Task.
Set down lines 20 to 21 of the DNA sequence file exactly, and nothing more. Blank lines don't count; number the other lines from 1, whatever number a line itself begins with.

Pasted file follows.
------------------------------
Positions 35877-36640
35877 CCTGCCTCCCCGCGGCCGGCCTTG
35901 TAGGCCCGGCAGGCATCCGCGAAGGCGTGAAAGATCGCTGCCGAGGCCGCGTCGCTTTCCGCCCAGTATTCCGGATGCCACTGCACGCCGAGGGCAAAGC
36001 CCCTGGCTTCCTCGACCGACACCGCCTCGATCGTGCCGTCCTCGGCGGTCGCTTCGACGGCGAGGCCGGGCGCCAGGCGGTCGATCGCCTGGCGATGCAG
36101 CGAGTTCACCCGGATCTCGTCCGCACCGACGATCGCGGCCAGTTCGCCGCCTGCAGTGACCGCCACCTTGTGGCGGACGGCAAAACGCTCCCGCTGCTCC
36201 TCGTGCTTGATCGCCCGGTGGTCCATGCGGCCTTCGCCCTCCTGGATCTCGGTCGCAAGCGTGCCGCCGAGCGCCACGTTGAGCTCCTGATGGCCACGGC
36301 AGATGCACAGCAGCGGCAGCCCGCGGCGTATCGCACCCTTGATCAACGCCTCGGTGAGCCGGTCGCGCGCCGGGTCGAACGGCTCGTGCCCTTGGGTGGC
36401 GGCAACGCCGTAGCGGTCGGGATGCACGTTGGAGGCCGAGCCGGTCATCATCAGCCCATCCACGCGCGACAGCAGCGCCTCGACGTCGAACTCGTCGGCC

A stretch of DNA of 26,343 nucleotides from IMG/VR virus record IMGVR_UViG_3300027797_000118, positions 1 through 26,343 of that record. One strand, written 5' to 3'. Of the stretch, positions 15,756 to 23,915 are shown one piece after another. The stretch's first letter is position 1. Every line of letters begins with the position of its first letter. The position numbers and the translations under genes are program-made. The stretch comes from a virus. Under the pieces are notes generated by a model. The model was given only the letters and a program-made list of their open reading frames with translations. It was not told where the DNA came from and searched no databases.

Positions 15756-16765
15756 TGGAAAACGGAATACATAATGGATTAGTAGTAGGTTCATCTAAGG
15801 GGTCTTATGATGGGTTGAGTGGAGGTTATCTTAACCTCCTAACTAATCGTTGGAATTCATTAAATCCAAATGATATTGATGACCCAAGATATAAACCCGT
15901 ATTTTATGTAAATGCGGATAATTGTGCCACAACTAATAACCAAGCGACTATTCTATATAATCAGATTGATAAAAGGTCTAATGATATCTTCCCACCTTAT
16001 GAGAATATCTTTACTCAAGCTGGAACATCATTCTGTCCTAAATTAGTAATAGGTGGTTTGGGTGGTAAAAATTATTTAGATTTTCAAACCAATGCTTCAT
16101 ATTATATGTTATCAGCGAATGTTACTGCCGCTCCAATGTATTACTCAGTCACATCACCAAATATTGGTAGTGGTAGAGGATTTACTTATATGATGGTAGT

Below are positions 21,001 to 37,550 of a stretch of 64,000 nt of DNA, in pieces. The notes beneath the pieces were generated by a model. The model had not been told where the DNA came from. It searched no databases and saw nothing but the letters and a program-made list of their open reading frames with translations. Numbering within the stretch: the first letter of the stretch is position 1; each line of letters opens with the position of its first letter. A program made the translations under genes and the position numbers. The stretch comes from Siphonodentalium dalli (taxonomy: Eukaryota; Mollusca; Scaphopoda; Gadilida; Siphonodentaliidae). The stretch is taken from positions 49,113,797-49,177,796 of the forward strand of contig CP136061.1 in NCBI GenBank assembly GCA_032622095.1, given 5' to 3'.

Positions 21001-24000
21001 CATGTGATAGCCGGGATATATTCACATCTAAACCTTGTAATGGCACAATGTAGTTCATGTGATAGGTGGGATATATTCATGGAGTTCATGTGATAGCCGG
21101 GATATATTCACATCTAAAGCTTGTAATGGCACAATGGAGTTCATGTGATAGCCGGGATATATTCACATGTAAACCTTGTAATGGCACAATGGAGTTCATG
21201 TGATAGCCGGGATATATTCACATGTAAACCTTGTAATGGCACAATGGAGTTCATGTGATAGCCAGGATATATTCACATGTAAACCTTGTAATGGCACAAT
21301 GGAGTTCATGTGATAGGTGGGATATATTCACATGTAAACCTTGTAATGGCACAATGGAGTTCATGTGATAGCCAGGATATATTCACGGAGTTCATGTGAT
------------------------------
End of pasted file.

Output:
21201 TGATAGCCGGGATATATTCACATGTAAACCTTGTAATGGCACAATGGAGTTCATGTGATAGCCAGGATATATTCACATGTAAACCTTGTAATGGCACAAT
21301 GGAGTTCATGTGATAGGTGGGATATATTCACATGTAAACCTTGTAATGGCACAATGGAGTTCATGTGATAGCCAGGATATATTCACGGAGTTCATGTGAT